According to the National Institute on Drug Abuse (NIDA), prescription drug abuse has contributed to significant morbidity and mortality in the United States, as well as a dramatic rise in the number of emergency room visits, overdoses and deaths. It can contribute to harmful physical and mental health consequences, especially when used in combination with alcohol, other prescription medications and illicit drugs such as cocaine, methamphetamine or heroin.

The signs of prescription drug abuse vary greatly depending on the type of drug that is being abused. For example, prescription opioid drug abuse can be life-threatening as high doses can depress respiration to the point where breathing stops. Prescription opioid painkillers are the most commonly abused prescription drugs and contribute towards more than half of all overdoses and deaths in the United States.

Consequences of prescription drug addiction

Most drugs of abuse, including prescription medications, affect the brain’s reward system and lead to tolerance or the need to take more of the drug to feel a “high.” People who repeatedly take prescription drugs can also develop physical dependence and experience withdrawal symptoms when they try to stop taking the medication on their own. Withdrawals can be so severe that they prompt the person to start using the drug again, making professional prescription drug addiction treatment necessary.

Prescription drug addiction is another consequence of prescription drug abuse and misuse. Addiction is when a person compulsively takes drugs despite negative or harmful consequences that result from his or her drug use and neglects all other important areas of his or her life.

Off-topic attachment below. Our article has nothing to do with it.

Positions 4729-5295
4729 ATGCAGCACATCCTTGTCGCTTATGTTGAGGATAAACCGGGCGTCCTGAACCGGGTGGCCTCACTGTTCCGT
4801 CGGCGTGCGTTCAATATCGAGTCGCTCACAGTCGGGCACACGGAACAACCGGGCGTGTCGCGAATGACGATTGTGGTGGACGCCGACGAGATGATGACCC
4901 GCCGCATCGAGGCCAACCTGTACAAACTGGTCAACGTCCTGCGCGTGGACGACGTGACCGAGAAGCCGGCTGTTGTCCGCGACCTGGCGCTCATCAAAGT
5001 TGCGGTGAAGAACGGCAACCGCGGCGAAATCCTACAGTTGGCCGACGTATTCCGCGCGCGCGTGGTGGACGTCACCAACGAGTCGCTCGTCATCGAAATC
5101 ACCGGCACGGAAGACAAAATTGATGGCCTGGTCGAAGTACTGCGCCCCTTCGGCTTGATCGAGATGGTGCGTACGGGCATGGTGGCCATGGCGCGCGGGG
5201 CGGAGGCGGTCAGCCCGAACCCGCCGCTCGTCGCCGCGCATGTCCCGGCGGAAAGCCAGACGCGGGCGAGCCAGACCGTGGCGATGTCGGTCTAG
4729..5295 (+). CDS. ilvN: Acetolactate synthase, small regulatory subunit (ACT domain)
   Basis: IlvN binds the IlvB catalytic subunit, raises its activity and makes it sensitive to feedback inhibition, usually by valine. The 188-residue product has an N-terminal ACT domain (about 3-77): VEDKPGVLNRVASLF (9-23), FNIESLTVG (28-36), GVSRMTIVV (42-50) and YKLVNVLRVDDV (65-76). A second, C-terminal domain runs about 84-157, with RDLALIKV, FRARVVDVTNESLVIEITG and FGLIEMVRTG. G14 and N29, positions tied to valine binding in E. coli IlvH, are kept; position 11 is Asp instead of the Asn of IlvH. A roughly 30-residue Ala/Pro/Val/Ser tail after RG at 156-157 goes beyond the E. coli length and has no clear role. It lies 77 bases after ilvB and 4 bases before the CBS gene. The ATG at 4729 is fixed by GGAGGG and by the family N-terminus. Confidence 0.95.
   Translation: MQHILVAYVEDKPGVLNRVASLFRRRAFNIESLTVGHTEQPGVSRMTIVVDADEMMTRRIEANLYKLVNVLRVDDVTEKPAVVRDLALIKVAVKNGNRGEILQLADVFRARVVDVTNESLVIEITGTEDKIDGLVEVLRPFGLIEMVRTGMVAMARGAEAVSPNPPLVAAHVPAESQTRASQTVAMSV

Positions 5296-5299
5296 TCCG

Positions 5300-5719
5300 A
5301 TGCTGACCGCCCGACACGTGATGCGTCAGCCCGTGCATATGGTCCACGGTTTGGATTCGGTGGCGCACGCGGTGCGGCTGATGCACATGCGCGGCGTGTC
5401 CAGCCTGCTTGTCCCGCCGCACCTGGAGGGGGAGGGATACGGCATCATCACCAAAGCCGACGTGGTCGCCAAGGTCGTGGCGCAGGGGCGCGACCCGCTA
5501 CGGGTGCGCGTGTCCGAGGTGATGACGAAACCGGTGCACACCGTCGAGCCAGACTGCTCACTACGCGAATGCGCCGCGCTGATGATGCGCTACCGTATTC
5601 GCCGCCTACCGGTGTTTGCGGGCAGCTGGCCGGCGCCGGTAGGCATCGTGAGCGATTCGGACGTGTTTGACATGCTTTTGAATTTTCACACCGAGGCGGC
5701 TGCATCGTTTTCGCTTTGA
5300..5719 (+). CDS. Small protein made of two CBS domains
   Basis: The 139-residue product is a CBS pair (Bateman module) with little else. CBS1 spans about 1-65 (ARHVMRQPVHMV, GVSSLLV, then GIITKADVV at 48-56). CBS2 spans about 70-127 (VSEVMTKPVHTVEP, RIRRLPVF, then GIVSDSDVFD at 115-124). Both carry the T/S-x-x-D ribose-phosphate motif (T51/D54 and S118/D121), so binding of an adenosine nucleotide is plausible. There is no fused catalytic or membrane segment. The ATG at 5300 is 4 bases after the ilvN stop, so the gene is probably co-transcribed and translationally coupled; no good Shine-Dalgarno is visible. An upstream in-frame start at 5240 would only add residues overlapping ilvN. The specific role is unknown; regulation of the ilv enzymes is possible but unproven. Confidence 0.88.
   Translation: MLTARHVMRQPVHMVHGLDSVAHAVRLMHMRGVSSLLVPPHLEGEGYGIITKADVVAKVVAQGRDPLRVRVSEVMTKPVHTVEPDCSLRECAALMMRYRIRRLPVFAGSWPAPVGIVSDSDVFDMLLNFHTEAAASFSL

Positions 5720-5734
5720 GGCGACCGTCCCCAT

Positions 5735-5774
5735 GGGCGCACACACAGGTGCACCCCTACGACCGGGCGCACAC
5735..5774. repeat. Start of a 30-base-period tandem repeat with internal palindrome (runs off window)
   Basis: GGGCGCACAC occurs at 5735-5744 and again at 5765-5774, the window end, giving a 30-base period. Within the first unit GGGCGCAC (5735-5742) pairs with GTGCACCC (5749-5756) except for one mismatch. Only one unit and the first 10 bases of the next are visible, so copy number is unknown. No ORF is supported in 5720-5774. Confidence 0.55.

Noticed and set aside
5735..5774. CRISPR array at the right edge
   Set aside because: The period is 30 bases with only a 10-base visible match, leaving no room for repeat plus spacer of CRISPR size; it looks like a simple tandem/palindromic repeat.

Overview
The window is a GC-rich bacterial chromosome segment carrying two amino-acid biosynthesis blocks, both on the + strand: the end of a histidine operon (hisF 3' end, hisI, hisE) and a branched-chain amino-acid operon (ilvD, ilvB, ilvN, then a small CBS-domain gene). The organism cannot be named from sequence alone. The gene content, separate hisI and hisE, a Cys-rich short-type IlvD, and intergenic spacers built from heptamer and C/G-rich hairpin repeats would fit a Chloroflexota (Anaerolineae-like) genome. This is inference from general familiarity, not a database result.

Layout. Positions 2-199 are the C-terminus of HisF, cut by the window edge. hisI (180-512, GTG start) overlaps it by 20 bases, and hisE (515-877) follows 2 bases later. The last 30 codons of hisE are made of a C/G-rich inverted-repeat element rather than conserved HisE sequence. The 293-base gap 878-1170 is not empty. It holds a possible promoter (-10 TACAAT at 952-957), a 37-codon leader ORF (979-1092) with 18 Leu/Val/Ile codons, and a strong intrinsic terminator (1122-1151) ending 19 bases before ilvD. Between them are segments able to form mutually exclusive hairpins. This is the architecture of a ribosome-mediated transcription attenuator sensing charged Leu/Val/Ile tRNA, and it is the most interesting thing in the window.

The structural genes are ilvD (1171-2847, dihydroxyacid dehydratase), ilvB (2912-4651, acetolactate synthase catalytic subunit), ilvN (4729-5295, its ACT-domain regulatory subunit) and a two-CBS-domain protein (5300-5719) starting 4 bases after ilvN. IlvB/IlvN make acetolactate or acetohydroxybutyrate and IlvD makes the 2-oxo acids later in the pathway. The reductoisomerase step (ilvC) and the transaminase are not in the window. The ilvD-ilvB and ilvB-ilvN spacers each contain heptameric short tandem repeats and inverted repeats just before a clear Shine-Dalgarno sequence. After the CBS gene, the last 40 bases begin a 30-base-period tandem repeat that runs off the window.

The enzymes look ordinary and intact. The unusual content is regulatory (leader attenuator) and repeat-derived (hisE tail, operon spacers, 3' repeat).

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Prescription drug rehab

A serious medical condition, prescription drug abuse and addiction is not only a burden to the user but his or her immediate family and friends. Owing to their addictive nature and severe withdrawal symptoms, addiction to prescription drugs requires professional treatment at certified rehab facilities.

A comprehensive prescription drug addiction treatment program combines medically-supervised detox program along with counseling and therapies. Considered the first step in drug addiction treatment, detox at prescription drug detox centers helps one get rid of toxic substances from the body and helps one manage the withdrawal symptoms. A successful detox is then followed by therapies that help uncover any medical or mental condition that may be responsible for addiction and teach useful life-skills to the user to help him or her identify trigger situations and assist in their recovery.

Why choose Sovereign Health?

At Sovereign Health, a comprehensive treatment for prescription drug addiction involves a holistic combination of prescription drug detox treatment along with behavioral therapies. In addition to offering professionally-administered detoxification treatment services, each of our clients is presented with numerous treatment modalities including cognitive remediation, neurofeedback, and relapse prevention.

Prescription drug addiction treatment at Sovereign Health of Arizona’s Chandler facility offers comprehensive and individualized treatment plans to women who have a substance use disorder due to prescription drugs. At Sovereign Health of Arizona, women’s drug rehab involves detox from drugs along with counseling and therapies in a private, safe, and supportive environment. A leading trauma-treatment service provider, trauma-trained therapists at our state-of-the-art facilities provide a combination of individual and group therapy sessions, education, evidence-based treatments such as cognitive behavioral therapy (CBT) and experiential therapies such as yoga, meditation, and expressive arts therapy. All aspects of women’s health and well-being are included as part of our holistic treatment approach to prescription drug rehab.

For more information about prescription drug addiction recovery or specialized treatments for mental illness and/or co-occurring disorders at Sovereign Health of Arizona’s Chandler facility, please call our 24/7 helpline number or chat online with our representatives.